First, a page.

Graduate of Ambrose Ali Attempts Suicide Over University's Failure to Issue Results - The Top Society

Graduate of Ambrose Ali Attempts Suicide Over University’s Failure to Issue Results


A graduate of Ambrose Ali University, Ekpoma, Edo State, Precious Ogbeide, has attempted suicide over the allegations that the university’s refused to issue him his results.

It was learnt that Ogbeide had been battling depression and eventually stabbed himself with a broken bottle, in an attempt to end his life on Monday.

Ogbeide and several other students who graduated from the university were not given their results since they graduated in 2018. Other aggrieved students of the school lamented that they were yet to receive their results after spending five years undergoing their various programmes, stating that the situation had destabilised them.

Newsmen also learnt that the tertiary institution had promised the students that the backlog of their results would be cleared and students who were yet to be mobilised for the National Youth Service Corps scheme would be settled.

A source revealed that Ogbeide was frustrated and had decided to end his life over the issue. The source, who pleaded anonymous narrated the events that led to the attempted suicide.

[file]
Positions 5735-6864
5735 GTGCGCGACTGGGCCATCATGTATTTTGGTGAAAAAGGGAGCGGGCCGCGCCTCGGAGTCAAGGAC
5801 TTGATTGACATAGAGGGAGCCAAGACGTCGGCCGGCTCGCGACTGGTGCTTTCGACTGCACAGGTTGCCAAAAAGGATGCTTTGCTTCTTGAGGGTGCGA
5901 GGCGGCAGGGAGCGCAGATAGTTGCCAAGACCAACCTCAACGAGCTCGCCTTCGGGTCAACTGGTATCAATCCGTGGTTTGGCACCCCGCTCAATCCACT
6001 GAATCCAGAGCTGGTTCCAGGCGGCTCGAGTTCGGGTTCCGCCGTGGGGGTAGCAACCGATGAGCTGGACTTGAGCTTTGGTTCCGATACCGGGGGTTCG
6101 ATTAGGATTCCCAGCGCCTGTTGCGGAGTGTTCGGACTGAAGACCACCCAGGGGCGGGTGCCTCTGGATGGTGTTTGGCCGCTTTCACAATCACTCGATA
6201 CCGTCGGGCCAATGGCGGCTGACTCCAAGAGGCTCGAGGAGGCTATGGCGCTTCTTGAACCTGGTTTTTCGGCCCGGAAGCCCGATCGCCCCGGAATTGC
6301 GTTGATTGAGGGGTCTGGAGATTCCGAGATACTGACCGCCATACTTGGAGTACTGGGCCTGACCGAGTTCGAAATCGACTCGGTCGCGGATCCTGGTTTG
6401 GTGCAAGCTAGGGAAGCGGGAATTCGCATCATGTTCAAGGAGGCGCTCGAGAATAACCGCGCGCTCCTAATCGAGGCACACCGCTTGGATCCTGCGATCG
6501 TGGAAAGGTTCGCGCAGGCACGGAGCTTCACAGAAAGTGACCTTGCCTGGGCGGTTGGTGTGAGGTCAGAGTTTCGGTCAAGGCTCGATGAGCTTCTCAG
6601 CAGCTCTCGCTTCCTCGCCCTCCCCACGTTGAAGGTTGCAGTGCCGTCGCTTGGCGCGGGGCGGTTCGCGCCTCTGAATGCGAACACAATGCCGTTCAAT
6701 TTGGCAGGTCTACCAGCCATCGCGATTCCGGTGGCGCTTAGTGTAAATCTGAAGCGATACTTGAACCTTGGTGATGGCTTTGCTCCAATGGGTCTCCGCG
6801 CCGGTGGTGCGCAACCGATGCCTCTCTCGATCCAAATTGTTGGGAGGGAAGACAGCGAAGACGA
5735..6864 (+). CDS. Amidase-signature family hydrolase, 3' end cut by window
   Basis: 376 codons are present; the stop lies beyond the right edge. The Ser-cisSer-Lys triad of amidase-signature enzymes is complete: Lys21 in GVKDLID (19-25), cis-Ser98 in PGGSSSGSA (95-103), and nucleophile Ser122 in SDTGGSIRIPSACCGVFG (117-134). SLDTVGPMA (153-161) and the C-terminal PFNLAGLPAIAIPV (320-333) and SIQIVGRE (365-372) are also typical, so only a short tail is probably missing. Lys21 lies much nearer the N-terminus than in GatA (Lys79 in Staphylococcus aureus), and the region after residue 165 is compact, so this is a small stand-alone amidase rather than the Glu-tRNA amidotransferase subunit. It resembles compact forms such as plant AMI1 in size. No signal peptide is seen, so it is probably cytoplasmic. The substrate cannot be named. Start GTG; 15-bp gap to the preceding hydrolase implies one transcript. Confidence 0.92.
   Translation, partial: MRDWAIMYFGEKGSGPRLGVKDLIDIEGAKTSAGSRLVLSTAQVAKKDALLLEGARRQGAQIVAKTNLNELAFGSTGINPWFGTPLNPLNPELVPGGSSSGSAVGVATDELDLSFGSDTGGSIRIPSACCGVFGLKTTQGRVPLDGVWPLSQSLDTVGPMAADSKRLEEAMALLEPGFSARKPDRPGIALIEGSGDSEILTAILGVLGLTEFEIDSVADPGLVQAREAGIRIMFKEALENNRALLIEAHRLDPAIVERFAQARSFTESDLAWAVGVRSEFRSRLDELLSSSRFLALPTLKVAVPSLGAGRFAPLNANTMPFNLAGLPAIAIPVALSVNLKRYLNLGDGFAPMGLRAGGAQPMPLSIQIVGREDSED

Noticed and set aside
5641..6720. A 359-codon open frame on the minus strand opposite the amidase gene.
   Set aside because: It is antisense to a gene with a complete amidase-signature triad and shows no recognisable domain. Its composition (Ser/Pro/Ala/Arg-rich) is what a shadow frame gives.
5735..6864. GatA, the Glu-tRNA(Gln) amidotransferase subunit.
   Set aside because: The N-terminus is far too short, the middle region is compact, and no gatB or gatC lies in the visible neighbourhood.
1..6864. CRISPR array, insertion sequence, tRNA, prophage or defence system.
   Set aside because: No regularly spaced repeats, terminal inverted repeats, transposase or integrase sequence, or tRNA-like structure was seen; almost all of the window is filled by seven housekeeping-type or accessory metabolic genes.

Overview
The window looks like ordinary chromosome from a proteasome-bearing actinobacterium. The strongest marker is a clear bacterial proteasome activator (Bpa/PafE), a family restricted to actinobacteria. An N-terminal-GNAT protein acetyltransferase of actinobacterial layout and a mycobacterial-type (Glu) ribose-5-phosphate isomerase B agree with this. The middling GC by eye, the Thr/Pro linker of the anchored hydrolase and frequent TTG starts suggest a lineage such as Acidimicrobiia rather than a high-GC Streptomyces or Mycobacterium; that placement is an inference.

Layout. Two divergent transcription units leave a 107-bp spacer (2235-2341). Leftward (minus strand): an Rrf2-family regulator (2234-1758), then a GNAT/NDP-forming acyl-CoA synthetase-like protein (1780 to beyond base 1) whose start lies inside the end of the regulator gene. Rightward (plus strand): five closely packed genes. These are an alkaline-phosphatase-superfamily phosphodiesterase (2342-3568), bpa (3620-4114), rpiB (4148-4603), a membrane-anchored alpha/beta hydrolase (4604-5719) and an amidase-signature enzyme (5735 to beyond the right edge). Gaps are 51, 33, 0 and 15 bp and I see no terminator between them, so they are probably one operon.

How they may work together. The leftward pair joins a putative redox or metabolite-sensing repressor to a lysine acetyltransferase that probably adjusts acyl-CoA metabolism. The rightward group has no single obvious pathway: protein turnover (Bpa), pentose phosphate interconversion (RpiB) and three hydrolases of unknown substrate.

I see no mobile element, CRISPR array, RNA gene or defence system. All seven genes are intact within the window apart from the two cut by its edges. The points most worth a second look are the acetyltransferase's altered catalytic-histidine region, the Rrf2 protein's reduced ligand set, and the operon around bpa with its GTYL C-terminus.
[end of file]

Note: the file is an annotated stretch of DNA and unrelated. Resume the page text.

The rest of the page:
“I received a call at about 3:30 pm on Monday that Ogbeinde had been rushed to the hospital. I was told he had been showing signs of depression and that they had tried to help in every possible way they could.

“The mother told me that he just stood up all of a sudden with a bottle and smashed it on the floor. He started to pierce his neck and body with the pieces of the broken bottle,” the source narrated.

The source further narrated that it took the efforts of his relatives to prevent him from causing further harm to himself. The source also revealed that he was subsequently rushed to the hospital for treatment.

“It was the efforts of his relative present at the time of the incident that overpowered him before he was rushed to the hospital where he is currently receiving treatment.

“He said he was tired of everything. He said he had not been able to face his parents and family members after going to school for five years without any result to show for it.

“He could not get a job because they kept asking him to provide his certificate. He said any time he met those who could help him get a job, they would tell him to wait for his result. He was just fed up with the whole thing and became frustrated that his future was on hold.”

Responding to enquiry, the institution’s Head of Corporate Communications and Protocol, Mike Aladenika, said the students affected by certificate and result issues might have had issues with some courses during their time in school.

“If you had graduated and done all you were asked to do while you were a student, you would not have problems with your results. Some of the students who did not take cognizance of the deficiencies they had with their courses are the ones facing these challenges,” Aladenika stated.

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